The packfile(s) created by fast-import do not encourage good disk access patterns. This is caused by fast-import writing the data in the order it is received on standard input, while Git typically organizes data within packfiles to make the most recent (current tip) data appear before historical data. Git also clusters commits together, speeding up revision traversal through better cache locality.
For this reason it is strongly recommended that users repack the repository with git repack -a -d after fast-import completes, allowing Git to reorganize the packfiles for faster data access. If blob deltas are suboptimal (see above) then also adding the -f option to force recomputation of all deltas can significantly reduce the final packfile size (30-50% smaller can be quite typical).
MEMORY UTILIZATIONThere are a number of factors which affect how much memory fast-import requires to perform an import. Like critical sections of core Git, fast-import uses its own memory allocators to amortize any overheads associated with malloc. In practice fast-import tends to amortize any malloc overheads to 0, due to its use of large block allocations.
per objectfast-import maintains an in-memory structure for every object written in this execution. On a 32 bit system the structure is 32 bytes, on a 64 bit system the structure is 40 bytes (due to the larger pointer sizes). Objects in the table are not deallocated until fast-import terminates. Importing 2 million objects on a 32 bit system will require approximately 64 MiB of memory.
The object table is actually a hashtable keyed on the object name (the unique SHA-1). This storage configuration allows fast-import to reuse an existing or already written object and avoid writing duplicates to the output packfile. Duplicate blobs are surprisingly common in an import, typically due to branch merges in the source.
per markMarks are stored in a sparse array, using 1 pointer (4 bytes or 8 bytes, depending on pointer size) per mark. Although the array is sparse, frontends are still strongly encouraged to use marks between 1 and n, where n is the total number of marks required for this import.
per branchBranches are classified as active and inactive. The memory usage of the two classes is significantly different.
Inactive branches are stored in a structure which uses 96 or 120 bytes (32 bit or 64 bit systems, respectively), plus the length of the branch name (typically under 200 bytes), per branch. fast-import will easily handle as many as 10,000 inactive branches in under 2 MiB of memory.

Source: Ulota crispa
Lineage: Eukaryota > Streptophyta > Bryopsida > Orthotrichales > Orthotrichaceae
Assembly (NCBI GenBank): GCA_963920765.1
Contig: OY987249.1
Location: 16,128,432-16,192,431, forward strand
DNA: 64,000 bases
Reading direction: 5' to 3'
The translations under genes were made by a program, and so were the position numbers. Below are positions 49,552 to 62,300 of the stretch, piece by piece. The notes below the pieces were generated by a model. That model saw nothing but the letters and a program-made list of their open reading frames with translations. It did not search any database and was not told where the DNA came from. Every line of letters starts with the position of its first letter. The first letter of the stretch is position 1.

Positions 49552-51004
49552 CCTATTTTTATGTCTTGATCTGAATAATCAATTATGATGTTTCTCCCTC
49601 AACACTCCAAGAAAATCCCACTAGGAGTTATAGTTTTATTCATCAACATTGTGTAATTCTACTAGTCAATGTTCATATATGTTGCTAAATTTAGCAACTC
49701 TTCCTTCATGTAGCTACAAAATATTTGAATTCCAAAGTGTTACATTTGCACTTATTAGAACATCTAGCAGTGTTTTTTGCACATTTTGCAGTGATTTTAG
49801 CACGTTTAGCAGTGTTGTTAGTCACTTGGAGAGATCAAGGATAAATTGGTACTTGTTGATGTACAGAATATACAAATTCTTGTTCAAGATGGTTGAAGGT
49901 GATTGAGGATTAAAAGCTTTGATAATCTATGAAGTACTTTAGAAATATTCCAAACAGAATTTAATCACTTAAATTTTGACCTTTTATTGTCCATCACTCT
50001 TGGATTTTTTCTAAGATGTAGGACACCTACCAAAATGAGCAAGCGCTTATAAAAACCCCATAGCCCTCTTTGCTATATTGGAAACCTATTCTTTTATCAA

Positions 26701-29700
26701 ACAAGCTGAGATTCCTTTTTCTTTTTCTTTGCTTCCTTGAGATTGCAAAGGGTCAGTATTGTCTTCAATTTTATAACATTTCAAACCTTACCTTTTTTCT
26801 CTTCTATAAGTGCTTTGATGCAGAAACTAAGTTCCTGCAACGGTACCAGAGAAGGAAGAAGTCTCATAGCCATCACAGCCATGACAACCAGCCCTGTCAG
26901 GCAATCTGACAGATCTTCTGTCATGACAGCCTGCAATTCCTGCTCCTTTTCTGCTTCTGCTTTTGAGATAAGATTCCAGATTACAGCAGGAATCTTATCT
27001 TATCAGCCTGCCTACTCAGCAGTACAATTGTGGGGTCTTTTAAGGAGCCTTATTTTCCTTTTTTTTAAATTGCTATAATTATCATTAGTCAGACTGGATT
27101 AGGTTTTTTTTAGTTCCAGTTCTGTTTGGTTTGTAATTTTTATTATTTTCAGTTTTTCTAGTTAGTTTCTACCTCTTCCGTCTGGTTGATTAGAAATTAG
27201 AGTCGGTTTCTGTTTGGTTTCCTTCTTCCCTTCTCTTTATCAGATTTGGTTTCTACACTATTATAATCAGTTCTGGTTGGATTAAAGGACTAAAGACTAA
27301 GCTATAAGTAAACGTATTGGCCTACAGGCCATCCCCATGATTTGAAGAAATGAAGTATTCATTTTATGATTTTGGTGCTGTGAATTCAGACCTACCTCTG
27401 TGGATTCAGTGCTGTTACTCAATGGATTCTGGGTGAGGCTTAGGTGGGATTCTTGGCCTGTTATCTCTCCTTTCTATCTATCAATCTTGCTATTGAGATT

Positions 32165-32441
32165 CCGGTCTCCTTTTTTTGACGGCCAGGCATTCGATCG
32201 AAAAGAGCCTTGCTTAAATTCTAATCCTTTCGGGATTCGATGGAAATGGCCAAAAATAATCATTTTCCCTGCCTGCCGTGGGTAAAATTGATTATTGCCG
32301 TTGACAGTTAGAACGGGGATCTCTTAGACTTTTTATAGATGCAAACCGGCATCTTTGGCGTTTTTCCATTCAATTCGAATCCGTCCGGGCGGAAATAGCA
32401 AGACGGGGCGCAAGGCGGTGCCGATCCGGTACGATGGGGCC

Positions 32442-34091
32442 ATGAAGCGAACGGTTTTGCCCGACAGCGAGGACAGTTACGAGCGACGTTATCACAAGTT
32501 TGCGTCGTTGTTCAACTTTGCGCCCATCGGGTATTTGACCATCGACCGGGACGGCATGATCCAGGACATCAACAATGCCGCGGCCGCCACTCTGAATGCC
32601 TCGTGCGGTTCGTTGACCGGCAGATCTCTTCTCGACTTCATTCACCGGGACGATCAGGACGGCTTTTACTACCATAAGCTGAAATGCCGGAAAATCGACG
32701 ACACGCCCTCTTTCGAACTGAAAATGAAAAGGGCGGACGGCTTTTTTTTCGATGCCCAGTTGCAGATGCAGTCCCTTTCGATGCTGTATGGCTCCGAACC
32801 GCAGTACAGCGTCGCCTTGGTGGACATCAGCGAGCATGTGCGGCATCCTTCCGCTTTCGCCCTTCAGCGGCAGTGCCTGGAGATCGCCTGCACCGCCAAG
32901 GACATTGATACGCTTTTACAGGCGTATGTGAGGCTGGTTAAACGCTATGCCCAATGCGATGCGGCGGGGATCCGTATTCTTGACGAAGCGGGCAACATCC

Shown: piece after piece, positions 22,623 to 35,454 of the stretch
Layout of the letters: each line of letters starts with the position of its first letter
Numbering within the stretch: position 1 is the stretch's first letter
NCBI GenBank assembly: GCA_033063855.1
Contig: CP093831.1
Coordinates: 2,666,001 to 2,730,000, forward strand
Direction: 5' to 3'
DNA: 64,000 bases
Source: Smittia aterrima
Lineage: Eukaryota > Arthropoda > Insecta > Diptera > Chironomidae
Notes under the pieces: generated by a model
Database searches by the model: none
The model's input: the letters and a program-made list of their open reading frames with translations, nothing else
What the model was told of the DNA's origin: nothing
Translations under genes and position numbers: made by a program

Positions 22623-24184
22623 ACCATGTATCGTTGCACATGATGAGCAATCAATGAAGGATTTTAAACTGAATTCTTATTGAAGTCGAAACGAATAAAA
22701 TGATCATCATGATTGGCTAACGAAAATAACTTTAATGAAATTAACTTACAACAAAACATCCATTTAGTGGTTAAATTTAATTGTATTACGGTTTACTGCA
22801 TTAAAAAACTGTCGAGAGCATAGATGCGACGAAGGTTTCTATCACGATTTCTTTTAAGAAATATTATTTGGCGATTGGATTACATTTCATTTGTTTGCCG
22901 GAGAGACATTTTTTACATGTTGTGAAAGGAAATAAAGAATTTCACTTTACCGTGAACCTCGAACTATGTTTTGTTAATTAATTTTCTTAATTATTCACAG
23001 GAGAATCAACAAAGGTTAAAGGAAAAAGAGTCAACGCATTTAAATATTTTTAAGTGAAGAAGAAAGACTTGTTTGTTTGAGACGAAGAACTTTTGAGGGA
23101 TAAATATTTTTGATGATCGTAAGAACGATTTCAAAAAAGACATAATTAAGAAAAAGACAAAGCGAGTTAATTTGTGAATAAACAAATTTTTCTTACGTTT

Active branches have the same overhead as inactive branches, but also contain copies of every tree that has been recently modified on that branch. If subtree include has not been modified since the branch became active, its contents will not be loaded into memory, but if subtree src has been modified by a commit since the branch became active, then its contents will be loaded in memory.
As active branches store metadata about the files contained on that branch, their in-memory storage size can grow to a considerable size (see below).
fast-import automatically moves active branches to inactive status based on a simple least-recently-used algorithm. The LRU chain is updated on each commit command. The maximum number of active branches can be increased or decreased on the command line with --active-branches=.
per active treeTrees (aka directories) use just 12 bytes of memory on top of the memory required for their entries (see lqper active filerq below). The cost of a tree is virtually 0, as its overhead amortizes out over the individual file entries.
per active file entryFiles (and pointers to subtrees) within active trees require 52 or 64 bytes (32/64 bit platforms) per entry. To conserve space, file and tree names are pooled in a common string table, allowing the filename lqMakefilerq to use just 16 bytes (after including the string header overhead) no matter how many times it occurs within the project.
The active branch LRU, when coupled with the filename string pool and lazy loading of subtrees, allows fast-import to efficiently import projects with 2,000+ branches and 45,114+ files in a very limited memory footprint (less than 2.7 MiB per active branch).
AUTHORWritten by Shawn O. Pearce <email@example.com>.
DOCUMENTATIONDocumentation by Shawn O. Pearce <firstname.lastname@example.org>.
GITPart of the git(7) suite
- DEVELOPMENT COST
- PARALLEL OPERATION
- TECHNICAL DISCUSSION
- INPUT FORMAT
- TIPS AND TRICKS
- PACKFILE OPTIMIZATION
- MEMORY UTILIZATION